BNP stands for B-type natriuretic peptide. This is a hormone that is released by the bottom two chambers of the heart (ventricles) in response to increased work. For example, increased pressure or increased stretch of the heart chambers leads to increased release of BNP. The main physiologic role of BNP is to act on the kidneys to promote increased salt and water loss (increased urine production).
Two Types of BNP
When the heart muscle releases BNP it does so in a precursor form called NT-propBNP. The molecule is then converted into the active form referred to as BNP. There are two laboratory tests that are available to measure BNP. The precursor NT-proBNP can be measured and the smaller molecule BNP can also be measured. Although the normal range for these two tests is different, they convey the same information. Be careful when looking at two different tests that you are not trying to compare BNP to NT-proBNP. It is best to choose which one you will be following and be consistent in measuring the same test each time.
How Do We Use BNP in Pulmonary Arterial Hypertension?
In PAH, BNP is used to measure how the right ventricle is managing to pump against the increased pressure in the pulmonary arteries. Some patients can have a very sick right ventricle with only moderately elevated pressures where other patients can remain very compensated despite very high pulmonary artery pressures. A stressed right ventricle releases more BNP than a less stressed right ventricle.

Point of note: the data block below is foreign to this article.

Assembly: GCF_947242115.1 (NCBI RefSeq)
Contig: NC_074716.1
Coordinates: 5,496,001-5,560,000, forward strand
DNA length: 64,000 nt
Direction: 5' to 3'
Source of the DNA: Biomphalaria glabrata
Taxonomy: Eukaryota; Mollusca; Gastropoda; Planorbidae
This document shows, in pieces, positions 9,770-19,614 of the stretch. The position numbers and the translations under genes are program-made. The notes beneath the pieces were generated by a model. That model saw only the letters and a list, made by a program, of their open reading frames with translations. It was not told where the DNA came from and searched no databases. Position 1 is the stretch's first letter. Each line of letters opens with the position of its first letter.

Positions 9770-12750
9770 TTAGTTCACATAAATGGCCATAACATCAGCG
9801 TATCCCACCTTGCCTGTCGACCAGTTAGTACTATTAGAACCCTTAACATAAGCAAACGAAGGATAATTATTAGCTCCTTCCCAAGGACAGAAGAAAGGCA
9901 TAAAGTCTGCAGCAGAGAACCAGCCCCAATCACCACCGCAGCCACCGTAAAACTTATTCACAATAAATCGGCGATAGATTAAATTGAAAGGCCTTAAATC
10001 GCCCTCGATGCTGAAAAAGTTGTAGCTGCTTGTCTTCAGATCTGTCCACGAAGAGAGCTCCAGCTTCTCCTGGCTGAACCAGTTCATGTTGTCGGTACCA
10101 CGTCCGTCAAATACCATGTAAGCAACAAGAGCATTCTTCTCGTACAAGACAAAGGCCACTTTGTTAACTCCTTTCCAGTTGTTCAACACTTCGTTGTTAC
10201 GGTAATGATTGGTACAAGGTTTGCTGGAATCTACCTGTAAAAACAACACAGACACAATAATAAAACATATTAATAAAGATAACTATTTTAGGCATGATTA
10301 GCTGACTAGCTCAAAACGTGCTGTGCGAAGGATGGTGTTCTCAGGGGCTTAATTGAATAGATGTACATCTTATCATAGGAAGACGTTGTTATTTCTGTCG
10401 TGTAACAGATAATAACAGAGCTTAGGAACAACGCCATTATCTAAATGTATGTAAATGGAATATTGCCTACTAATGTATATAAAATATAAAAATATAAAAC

BNP is not a stand-alone measure of how our patients are doing but when combined with a clinical evaluation it provides important information. When a patient is feeling more short of breath, there are many different possible problems that could contribute. By measuring BNP it can help refocus attention back to Pulmonary Arterial Hypertension as the culprit. The flip side is that in a patient that is doing less well, a very low BNP provides reassurance that the PAH is compensated and directs the doctor to look for other possible causes.
Measuring BNP at regular intervals allows us to track the health of a patient’s right ventricle. We have numerous studies now that show that patients with low BNP have a better prognosis and that an elevated BNP is associated with a worse trajectory.
What Can Patients Do To Improve Their BNP?
- Avoid excessive salt and fluids
- Take your diuretics regularly
- Take your PAH medicines regularly
- Talk to your PAH doctor about your symptoms
- If your BNP is rising, talk to your doctor about making medication changes